Haley Marie Seymour
For over twenty years the club Unified Sports enriched BFA to give everybody the possibility to participate and succeed in a sport they desire to practice.
Besides the sport itself, Unified Sports stands for more; it supports integration and, as the name indicates, unity to the BFA community.
Unified Sports is a place for students to connect, play and educate each other. Students as well as adults are taking on three different types of roles: athletes, partners and coaches.
The concept is that athletes, who are students facing any kind of handicaps, be it intellectual or physical, receive help from partners, who are students too, to participate and develop in sports they enjoy.
Bill Mercier is not only a specialist for Tech Support in the BFA Informational Technology Department, but he also has personal knowledge about and years of experience with integration of young people living with disabilities. Mercier has been a coach for Unified Sports since he started working at BFA in 2006.
“I help teach the kids the sport and kind of help whether it’s athletes need help with sport or partners that need help. Some of the partners that come are very nervous and shy so you’re kind of like the gel and once it takes over you really just watch and smile,” Mercier said.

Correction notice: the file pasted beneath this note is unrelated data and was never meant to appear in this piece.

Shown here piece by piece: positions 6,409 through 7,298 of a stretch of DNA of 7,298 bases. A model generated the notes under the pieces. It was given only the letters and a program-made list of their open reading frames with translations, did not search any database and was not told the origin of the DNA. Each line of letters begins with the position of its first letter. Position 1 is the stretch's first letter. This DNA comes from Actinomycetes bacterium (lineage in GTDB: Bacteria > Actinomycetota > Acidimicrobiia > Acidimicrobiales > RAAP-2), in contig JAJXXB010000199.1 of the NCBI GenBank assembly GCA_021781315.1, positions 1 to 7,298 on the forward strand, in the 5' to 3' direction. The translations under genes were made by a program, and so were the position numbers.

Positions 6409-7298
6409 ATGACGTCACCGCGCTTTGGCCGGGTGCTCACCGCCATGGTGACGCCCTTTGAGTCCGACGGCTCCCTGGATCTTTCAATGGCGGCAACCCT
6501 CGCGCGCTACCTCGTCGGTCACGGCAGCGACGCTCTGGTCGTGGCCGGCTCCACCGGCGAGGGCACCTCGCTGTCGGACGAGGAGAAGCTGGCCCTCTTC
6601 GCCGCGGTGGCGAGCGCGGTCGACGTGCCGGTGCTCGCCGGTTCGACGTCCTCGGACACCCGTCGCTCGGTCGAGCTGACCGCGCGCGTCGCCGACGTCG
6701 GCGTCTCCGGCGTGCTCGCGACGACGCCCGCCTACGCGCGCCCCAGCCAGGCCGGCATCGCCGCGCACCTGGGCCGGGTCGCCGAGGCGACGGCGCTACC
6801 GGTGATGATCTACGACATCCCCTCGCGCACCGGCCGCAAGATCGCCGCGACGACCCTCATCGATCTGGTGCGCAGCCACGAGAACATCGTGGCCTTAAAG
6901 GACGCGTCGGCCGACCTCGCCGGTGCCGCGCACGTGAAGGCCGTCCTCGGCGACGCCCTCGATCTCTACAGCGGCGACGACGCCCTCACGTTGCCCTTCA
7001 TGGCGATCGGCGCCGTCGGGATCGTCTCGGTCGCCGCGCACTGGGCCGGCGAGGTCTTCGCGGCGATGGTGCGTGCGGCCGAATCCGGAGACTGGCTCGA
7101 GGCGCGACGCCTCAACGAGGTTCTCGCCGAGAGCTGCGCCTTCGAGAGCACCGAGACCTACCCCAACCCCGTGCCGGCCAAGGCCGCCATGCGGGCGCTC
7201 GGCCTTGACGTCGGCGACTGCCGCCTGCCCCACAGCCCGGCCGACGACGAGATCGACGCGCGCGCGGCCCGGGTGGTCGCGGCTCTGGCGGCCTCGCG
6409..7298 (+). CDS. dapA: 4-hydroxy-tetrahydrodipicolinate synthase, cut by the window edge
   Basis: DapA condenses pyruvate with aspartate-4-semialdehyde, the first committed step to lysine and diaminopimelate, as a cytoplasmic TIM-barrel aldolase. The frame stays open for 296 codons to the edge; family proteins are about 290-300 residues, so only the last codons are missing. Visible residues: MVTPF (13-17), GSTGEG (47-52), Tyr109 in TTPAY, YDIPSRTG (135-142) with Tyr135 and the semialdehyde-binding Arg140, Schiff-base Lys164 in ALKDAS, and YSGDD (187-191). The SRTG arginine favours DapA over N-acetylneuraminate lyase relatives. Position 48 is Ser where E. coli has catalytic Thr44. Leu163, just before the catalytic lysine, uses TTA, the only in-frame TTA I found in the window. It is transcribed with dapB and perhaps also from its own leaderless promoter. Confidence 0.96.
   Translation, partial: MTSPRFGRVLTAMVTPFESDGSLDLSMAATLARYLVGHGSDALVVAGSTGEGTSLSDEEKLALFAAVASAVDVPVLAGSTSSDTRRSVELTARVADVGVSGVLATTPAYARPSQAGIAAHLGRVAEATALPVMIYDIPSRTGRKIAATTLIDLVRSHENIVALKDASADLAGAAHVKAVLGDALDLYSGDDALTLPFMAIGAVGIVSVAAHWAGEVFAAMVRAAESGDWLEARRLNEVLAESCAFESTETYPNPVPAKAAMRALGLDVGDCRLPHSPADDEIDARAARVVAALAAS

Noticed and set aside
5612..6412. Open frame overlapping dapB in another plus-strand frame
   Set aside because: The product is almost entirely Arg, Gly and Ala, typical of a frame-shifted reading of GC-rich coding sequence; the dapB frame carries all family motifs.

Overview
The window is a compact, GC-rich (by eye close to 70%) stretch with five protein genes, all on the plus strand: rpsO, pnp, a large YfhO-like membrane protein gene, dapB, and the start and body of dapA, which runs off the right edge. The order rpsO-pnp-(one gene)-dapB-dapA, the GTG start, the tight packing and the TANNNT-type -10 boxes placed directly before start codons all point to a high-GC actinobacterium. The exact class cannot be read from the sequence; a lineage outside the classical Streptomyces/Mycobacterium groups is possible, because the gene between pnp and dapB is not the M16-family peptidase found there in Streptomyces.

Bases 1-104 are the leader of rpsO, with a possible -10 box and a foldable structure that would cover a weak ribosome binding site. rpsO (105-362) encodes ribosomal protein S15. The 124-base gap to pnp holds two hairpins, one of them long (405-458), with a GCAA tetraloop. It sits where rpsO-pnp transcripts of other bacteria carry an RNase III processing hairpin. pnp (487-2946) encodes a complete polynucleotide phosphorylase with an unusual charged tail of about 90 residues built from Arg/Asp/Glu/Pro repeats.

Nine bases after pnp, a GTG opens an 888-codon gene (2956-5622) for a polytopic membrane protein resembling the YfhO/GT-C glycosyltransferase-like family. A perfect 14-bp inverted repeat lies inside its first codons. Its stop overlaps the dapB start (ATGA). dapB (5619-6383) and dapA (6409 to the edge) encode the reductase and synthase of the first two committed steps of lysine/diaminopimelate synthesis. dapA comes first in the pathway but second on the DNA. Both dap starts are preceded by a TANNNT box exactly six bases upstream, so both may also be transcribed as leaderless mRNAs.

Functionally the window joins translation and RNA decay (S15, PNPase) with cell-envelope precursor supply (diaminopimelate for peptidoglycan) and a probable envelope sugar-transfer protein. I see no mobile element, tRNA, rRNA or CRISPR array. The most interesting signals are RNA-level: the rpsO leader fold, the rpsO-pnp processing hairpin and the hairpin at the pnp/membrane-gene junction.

Grace Brooks (‘20) has been a partner for Unified Sports since her freshman year. Before she started attending BFA, she had already been involved in a Special Olympics Club at her previous school. Brooks knows a lot about the club, its members and activities and even was awarded Unified Sports partner of the year in 2017 for the whole state of Vermont.
“Starting in the fall we play soccer and then we migrate into floorball, snowshoeing, we do some basketball and then we do bocce. We have separate tournaments for each of them and sometimes you have to pick and choose what we’re going to do,” Brooks said.
United’s concept is relatively simple but highly effective.
“If [athletes] are physically unable to do a task, like if they are in a wheelchair and can’t shoot a typical basket… instead of going hard on the person with the wheelchair it’s more like we’re gonna roll them to the basket and line them up to the ball or even get a shorter basket. That really makes a difference. For example in basketball there is “partners play” and “athletes play”. Partners are not allowed to shoot and the athletes are the only ones that are allowed to score so our process is dribbling down the ball and handing it to the person so they can feel the happiness of making a basket. We just help them in reaching that goal. It’s not about winning, it’s not about losing, it’s about just having fun and being a community,” Brooks said.